The Global Fund WCA board member and Minister of health of the Democratic Republic of Congo H.E Dr Jean Jacques Mbungani along with the leadership of the African Constituency Bureau for the Global Fund (ACB) met with Dr John Nkengasong Director of Africa CDC.
Noting the fact that Global Health Institutions (GHIs) such as The Global Fund, Gavi, RBM, Stop TB, GFF, Unitaid, etc. spend billions of USD on addressing Africa’s health challenges, it however become apparent lately that the continent’s engagements in governance bodies of GHIs is sub-optimal due to unstrategic, uncoordinated and sporadic interventions without a united approach. African representation in GHIs governance boards, through their selection and accountability are in their individual capacity without any formal links and accountability to Africa’s continental bodies such as the African Union, Regional Economic Communities (RECs), and Africa CDC, contributing to this disintegrated approach and to the lack of united front on priority policy issues for the continent.
In fact, Africans in the public sector that represent the continent in these bodies have no formal mechanisms to engage countries, to undertake policy research, policy analysis and to arrive at African consensus on policy issues. As the biggest beneficiary of GHIs’ resources, Africa need to be more strategic and consistently deliver a unified message in all these bodies. This has been reiterated by the director of Africa CDC who furthermore pointed out the gap of knowledge on decisions taken at the regional level by African representatives operating in GHIs. Hence the importance of the role that ACB could play in terms of being a regional policy advocacy hub and a liaison advancing these decisions to African representatives in GHIs.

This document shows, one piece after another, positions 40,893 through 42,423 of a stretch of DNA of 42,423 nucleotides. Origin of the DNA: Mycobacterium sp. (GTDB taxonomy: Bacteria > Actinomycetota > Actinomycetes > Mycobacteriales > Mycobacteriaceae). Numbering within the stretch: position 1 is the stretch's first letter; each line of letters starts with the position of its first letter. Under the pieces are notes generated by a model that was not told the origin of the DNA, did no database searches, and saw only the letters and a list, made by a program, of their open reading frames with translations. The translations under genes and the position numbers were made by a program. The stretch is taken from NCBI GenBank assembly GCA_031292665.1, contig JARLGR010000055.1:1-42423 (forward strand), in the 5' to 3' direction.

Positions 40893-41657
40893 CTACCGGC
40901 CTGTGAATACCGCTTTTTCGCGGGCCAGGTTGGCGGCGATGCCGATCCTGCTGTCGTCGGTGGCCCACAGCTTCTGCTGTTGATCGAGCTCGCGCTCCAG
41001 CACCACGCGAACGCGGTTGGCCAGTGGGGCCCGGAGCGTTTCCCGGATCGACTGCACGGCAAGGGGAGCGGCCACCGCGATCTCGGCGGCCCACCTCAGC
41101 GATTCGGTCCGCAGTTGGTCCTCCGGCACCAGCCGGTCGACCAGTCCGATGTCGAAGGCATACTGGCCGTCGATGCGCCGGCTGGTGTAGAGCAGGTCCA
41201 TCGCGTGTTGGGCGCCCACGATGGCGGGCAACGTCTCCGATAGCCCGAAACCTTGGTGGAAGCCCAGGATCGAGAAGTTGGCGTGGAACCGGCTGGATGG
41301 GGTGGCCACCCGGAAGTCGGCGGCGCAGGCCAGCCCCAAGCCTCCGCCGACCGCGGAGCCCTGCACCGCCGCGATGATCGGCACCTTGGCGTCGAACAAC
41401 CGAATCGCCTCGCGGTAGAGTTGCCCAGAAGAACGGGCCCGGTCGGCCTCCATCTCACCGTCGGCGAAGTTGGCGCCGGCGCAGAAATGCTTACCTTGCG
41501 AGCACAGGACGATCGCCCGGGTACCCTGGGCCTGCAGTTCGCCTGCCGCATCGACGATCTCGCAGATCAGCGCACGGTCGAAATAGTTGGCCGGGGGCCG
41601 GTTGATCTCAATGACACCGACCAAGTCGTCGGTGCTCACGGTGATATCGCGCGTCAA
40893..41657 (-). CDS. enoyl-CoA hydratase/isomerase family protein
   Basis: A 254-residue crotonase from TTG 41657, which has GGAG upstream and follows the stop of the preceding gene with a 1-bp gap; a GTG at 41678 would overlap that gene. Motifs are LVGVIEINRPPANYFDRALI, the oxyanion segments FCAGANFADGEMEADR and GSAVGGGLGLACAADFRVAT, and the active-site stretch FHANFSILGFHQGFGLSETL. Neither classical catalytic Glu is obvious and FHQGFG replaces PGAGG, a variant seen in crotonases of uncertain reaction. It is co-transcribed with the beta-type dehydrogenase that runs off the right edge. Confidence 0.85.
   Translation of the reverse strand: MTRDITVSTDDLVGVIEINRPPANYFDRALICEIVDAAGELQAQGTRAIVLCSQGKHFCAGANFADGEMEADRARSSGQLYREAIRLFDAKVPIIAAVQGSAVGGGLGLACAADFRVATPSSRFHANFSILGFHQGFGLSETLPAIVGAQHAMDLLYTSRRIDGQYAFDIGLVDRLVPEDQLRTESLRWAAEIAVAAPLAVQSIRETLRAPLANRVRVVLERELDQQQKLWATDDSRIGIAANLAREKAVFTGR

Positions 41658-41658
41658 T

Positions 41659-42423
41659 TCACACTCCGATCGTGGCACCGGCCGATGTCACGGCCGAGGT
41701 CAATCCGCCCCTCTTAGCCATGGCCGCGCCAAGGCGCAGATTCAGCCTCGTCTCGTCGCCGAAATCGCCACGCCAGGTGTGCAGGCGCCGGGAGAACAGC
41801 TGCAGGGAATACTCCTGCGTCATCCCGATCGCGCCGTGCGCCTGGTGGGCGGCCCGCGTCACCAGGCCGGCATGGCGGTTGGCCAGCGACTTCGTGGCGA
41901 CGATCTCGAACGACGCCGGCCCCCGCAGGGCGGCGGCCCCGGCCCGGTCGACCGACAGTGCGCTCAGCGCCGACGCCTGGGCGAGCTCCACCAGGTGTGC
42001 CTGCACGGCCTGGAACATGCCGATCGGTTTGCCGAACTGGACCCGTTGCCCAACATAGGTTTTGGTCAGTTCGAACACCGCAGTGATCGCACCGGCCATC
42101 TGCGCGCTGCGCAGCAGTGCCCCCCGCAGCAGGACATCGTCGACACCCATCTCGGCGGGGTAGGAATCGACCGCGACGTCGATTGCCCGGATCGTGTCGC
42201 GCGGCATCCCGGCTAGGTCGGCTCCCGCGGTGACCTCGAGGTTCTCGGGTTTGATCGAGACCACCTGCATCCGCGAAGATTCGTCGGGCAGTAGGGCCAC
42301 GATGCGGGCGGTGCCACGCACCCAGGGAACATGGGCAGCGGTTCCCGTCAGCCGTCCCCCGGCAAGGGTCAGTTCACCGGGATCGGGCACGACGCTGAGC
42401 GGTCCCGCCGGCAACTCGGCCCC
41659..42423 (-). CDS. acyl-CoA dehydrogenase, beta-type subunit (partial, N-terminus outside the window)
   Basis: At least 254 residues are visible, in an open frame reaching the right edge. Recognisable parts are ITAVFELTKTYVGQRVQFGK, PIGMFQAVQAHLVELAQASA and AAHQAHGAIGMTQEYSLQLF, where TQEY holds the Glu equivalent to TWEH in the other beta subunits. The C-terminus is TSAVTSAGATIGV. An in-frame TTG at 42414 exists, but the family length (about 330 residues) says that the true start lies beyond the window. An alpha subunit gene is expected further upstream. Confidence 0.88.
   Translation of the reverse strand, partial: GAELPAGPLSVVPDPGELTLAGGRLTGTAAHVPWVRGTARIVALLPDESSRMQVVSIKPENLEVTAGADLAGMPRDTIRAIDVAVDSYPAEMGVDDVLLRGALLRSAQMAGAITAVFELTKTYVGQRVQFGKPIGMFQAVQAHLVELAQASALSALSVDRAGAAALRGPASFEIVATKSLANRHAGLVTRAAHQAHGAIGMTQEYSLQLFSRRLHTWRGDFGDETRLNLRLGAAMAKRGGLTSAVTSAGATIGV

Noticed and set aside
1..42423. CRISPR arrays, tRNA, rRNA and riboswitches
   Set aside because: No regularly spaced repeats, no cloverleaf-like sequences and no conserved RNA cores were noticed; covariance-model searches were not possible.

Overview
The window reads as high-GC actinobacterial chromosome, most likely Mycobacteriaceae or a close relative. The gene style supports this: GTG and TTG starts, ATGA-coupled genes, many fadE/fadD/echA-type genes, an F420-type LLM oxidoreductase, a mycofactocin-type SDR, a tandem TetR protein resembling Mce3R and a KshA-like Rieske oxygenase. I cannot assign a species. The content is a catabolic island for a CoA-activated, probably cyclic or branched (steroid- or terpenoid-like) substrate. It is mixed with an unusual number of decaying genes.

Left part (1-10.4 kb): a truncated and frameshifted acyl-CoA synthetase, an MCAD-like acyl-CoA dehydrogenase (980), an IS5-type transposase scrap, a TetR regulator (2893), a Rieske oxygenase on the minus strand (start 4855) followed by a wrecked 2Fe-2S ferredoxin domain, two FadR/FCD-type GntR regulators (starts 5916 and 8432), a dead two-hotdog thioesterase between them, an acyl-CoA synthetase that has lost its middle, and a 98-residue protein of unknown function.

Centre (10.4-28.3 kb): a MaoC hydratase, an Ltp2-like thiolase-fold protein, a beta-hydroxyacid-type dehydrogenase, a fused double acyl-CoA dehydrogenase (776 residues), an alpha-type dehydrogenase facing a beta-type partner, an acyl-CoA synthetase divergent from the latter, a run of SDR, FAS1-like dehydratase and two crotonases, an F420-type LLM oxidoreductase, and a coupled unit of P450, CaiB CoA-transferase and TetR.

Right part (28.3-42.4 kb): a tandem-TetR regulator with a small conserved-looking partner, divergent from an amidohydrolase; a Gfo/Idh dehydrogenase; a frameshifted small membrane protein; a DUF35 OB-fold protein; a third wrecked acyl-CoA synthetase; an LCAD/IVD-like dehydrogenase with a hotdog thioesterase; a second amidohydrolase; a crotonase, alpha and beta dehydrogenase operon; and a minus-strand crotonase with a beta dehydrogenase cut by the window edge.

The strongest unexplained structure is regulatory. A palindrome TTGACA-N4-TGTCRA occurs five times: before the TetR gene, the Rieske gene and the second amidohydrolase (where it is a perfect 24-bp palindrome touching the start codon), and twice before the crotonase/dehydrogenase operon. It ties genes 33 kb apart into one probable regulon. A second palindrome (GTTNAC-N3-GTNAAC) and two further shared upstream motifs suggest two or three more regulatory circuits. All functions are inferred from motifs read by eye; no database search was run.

Recalling that the ACB, was initially established to ensuring a stronger African voice in Global Fund governance discourses, its Board came to a decision in 2020 to expand the Bureau’s mandate to enable the organization provide support to other Africans from the public sector who represent the continent in other GHI governance bodies. As such, the ACB’s Governance Framework was modified to, inter alia, provide for this changed mandate, including by having representatives from the African Union and other GHIs to sit on the ACB’s board. This will streamline and strengthen Africa’s voice in GHI governance bodies and increase the likelihood of decisions passed by these boards to reflect the continent’s interests and be more impactful.
Going forward, it was agreed to urgently commence a process for getting the Bureau affiliated or integrated with African continental bodies. Such affiliation could result in the creation of an “Africa Global Health Bureau” and would coordinate Africa’s stronger engagements in GHIs’ governance bodies for a stronger African voice.